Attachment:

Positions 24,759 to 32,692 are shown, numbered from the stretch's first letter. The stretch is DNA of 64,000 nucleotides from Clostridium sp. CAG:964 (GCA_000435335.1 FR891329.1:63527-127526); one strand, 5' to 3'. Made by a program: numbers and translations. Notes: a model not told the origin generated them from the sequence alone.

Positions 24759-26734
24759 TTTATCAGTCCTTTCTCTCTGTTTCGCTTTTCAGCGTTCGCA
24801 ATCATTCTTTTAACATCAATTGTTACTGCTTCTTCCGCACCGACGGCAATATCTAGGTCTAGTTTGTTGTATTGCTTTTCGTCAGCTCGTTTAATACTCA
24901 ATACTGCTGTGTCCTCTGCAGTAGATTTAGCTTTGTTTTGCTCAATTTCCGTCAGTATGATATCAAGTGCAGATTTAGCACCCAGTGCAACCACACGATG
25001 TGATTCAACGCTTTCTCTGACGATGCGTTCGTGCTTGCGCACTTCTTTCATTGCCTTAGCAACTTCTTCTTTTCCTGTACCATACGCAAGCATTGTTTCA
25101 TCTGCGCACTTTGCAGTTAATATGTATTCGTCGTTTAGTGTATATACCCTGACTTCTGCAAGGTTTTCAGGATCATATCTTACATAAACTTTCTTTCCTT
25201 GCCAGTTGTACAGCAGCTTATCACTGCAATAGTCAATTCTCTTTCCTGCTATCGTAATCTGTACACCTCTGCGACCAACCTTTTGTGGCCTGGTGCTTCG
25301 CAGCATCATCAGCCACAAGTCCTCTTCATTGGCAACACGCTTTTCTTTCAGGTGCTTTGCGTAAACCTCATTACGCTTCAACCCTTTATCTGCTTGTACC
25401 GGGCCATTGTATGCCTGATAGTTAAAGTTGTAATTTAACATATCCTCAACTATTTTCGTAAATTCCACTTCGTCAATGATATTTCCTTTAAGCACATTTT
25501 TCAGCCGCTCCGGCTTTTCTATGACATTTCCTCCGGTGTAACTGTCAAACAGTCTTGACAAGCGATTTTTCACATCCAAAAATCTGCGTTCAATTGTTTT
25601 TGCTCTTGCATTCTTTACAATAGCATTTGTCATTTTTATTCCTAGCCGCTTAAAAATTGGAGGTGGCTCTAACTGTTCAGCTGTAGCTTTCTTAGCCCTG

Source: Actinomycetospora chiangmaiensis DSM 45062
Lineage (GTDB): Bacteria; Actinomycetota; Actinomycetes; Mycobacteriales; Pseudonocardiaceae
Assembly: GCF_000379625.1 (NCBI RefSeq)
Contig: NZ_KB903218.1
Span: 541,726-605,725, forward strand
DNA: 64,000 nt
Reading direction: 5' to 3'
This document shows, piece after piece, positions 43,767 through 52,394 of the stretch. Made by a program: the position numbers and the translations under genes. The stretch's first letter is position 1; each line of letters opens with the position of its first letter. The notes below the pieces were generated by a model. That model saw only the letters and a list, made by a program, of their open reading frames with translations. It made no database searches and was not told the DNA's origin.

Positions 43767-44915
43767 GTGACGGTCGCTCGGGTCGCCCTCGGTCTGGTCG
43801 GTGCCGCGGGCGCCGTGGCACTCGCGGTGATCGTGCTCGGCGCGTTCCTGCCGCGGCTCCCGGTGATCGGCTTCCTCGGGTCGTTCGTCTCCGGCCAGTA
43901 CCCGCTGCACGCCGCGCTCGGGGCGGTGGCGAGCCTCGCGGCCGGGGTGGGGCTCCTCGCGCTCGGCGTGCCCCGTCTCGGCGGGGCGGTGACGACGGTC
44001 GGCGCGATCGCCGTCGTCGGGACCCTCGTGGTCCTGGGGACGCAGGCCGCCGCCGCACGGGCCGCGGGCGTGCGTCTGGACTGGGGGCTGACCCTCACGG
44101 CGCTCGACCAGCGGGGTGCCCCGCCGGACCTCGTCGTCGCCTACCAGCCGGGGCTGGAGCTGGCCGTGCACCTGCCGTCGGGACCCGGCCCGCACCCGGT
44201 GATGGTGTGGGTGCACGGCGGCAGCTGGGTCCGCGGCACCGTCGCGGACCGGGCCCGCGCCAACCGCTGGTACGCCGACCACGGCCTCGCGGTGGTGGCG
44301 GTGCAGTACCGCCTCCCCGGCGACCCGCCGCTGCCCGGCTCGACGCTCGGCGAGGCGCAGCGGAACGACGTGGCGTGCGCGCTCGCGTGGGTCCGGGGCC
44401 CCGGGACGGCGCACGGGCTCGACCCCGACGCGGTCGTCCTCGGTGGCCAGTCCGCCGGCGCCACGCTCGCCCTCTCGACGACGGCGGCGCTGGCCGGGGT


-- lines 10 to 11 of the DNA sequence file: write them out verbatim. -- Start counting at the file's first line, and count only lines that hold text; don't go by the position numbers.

25401 GGGCCATTGTATGCCTGATAGTTAAAGTTGTAATTTAACATATCCTCAACTATTTTCGTAAATTCCACTTCGTCAATGATATTTCCTTTAAGCACATTTT
25501 TCAGCCGCTCCGGCTTTTCTATGACATTTCCTCCGGTGTAACTGTCAAACAGTCTTGACAAGCGATTTTTCACATCCAAAAATCTGCGTTCAATTGTTTT